This is the first of what will be a weekly addition to Life In The Office. I present to you, Dave Caolo. You may recognize his name from The Unofficial Apple Weblog, but around this part of the office he is the “Scranton Insider.” Dunder Mifflin is based in Scranton, PA and Dave is a Scranton native. Each week, he’ll give us a few things you wouldn’t notice unless you are a Scrantonian.
So, at the risk of me being outblogged on my own blog, here is the Scranton Insider on “The Carpet”. Show him some love.
In tonight’s episode of The Office, Michael is displaced from his office for the day when he discovers…well, a poop on the carpet. A thorough cleaning by the custodian doesn’t take care of the smell, so Michael has the whole thing ripped up. But enough about the plot, let’s talk about all the great Scranton references that appeared in this week’s episode!
Pam explains that she spent her vacation in “The Poconos.” This is where every Scrantonian spends his/her vacation. It’s about thirty miles south of Scranton on Rte. 380. Most Scrantonians refer to the Poconos as “The Hideaway,” and always return complaining that it’s infested with vacationing New Yorkers.
While sharing close quarters with Michael, Dwight was trying to win a radio contest with the station Rock 107. This is a real station, and has existed for as long as I can remember. It’s in the same building as the Scranton Times newspaper, and the huge radio tower that’s on top of the building (which is strung with Christmas lights year round, by the way, although they’re only lit in December) is commonly referred to as “The Times Tower.”
When I was a kid, the morning show on Rock 107 featured a pair of DJ’s named Daniels and Webster. They were really pretty funny, and most of their humor poked fun at life in Scranton. Scrantonians have a peculiar way of speaking, and there are certain words that don’t appear outside the 18504 area code. The most notable is “Heyna.” It’s a bastardization of the phrase, “ain’t it,” and can be used to request your listener’s confirmation of any statement you make, simply by tagging it on to the end of a sentence. For example, “These hot dogs are good, heyna?” This means, “Do you agree that these hot dogs are good?” Daniels and Webster once recored a parody song called “The Heyna Family” to the tune of “The Aadams Family” that ripped on this practice pretty brutally. People wore T-shirts that said, “Heyna Proud.” It was amazingly funny (and sad). (You can hear the song here if you’re interested.)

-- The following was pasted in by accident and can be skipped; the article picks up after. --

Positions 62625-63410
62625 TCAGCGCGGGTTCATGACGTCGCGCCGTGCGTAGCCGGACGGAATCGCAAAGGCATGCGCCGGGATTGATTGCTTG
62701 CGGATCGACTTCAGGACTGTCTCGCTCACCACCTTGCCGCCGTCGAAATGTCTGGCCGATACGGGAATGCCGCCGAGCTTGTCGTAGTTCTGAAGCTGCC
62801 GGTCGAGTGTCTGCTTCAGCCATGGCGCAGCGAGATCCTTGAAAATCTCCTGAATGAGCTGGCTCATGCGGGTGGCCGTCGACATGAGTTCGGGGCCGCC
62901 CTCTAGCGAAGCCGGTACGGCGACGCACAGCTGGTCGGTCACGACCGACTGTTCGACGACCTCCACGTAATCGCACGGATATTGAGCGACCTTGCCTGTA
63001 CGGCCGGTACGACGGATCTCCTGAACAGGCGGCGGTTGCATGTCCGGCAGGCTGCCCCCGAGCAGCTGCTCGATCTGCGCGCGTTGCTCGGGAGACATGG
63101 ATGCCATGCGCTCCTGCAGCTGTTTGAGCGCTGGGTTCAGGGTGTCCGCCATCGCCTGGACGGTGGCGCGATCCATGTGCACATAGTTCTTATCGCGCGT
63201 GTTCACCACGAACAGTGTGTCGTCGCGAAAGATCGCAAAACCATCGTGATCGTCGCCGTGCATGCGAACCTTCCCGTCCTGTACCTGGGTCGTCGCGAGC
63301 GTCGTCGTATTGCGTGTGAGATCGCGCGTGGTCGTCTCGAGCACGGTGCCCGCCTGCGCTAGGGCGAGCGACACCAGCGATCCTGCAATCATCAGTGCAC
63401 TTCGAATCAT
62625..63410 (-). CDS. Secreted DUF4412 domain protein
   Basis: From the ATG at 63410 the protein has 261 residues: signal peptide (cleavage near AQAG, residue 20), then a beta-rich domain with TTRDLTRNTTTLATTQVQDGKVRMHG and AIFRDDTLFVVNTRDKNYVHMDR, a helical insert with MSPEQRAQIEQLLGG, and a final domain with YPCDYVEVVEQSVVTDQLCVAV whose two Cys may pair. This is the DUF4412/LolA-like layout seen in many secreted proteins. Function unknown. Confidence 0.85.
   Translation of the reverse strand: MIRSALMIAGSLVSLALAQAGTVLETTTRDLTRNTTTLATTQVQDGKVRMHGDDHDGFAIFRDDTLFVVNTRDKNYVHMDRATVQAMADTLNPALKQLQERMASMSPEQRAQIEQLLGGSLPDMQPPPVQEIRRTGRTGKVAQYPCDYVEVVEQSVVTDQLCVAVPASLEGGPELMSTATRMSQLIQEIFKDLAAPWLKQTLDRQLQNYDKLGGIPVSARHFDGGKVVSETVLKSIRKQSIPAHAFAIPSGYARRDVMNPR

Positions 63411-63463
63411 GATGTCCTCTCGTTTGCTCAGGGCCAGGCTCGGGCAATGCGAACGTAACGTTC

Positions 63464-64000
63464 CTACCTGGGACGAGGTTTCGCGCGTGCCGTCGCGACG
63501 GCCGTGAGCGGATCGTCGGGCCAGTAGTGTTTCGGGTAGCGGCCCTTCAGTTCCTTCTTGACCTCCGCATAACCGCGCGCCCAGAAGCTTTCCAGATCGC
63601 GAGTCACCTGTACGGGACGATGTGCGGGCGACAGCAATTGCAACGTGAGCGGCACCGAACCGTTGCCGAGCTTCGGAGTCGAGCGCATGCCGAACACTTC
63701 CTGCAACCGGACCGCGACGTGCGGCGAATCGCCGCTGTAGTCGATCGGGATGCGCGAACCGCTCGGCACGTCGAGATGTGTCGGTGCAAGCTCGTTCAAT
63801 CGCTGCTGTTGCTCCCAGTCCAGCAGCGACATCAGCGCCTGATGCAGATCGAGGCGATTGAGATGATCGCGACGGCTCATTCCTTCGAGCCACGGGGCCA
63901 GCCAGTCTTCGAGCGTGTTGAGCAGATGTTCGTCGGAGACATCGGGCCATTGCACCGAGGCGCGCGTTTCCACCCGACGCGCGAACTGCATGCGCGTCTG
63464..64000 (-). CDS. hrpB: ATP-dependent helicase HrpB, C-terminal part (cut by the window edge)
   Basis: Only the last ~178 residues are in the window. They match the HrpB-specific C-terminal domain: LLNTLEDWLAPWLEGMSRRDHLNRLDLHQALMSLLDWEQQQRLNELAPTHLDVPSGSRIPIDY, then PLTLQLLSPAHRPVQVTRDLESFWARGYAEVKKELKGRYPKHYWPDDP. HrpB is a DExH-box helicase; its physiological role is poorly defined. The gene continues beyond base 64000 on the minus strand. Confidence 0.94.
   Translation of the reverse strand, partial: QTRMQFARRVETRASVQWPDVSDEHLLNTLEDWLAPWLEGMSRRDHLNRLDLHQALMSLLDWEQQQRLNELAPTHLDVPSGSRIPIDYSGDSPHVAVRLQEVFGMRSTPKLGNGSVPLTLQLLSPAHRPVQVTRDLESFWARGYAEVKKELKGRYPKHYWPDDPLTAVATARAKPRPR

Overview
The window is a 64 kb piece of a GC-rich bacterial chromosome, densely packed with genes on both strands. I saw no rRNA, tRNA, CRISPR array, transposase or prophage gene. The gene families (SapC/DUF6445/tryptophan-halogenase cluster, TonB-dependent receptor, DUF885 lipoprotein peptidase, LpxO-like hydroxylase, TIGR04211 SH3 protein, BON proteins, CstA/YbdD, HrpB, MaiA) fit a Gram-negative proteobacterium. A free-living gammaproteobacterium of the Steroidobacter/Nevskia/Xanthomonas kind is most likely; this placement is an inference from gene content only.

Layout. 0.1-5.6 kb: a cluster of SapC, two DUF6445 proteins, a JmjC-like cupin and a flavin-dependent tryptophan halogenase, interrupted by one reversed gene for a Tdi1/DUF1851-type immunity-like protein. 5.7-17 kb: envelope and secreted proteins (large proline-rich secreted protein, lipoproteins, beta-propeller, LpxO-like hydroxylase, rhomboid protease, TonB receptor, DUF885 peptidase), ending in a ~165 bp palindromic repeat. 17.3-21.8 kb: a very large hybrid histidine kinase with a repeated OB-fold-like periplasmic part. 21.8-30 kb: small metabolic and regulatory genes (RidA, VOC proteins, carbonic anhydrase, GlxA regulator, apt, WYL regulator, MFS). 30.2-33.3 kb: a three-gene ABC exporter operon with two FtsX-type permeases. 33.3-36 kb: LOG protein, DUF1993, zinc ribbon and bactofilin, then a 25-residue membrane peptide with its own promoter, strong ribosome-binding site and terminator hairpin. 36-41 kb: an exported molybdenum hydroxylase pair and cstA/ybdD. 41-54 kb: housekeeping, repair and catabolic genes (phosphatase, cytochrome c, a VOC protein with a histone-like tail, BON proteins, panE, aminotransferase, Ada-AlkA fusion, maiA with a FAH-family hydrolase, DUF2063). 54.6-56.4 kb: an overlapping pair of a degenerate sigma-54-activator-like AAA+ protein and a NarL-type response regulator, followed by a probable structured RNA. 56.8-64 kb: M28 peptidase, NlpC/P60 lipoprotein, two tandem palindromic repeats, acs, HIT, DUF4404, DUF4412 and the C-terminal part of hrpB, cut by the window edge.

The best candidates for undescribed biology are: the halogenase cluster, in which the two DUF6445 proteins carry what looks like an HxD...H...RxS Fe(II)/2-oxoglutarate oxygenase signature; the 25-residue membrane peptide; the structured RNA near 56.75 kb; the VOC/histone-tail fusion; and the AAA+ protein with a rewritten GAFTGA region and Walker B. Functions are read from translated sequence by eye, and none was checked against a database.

Finally this week, there’s a flyer on the refrigerator in the staff break room for Abe’s Deli. Abe’s is a real place. It’s a kosher deli on Wyoming Avenue right in the middle of downtown, and it’s just fantastic. This appearance of the Abe’s flyer is kind of interesting, as it helps pinpoint just where in Scranton the Dunder Mifflin building is located. In the opening credits, we see a street sign that reads “Mulberry Street.” This is one of the main streets in town, and is only a block and a half away from Abe’s. Also, at the end of Mulberry Street is Mifflin Avenue. Coincidence? I don’t think so!
That’s all for this week. Check back here after the next episode, and I’ll have more “Scranton insider” information for you.
It’ll be fun, heyna?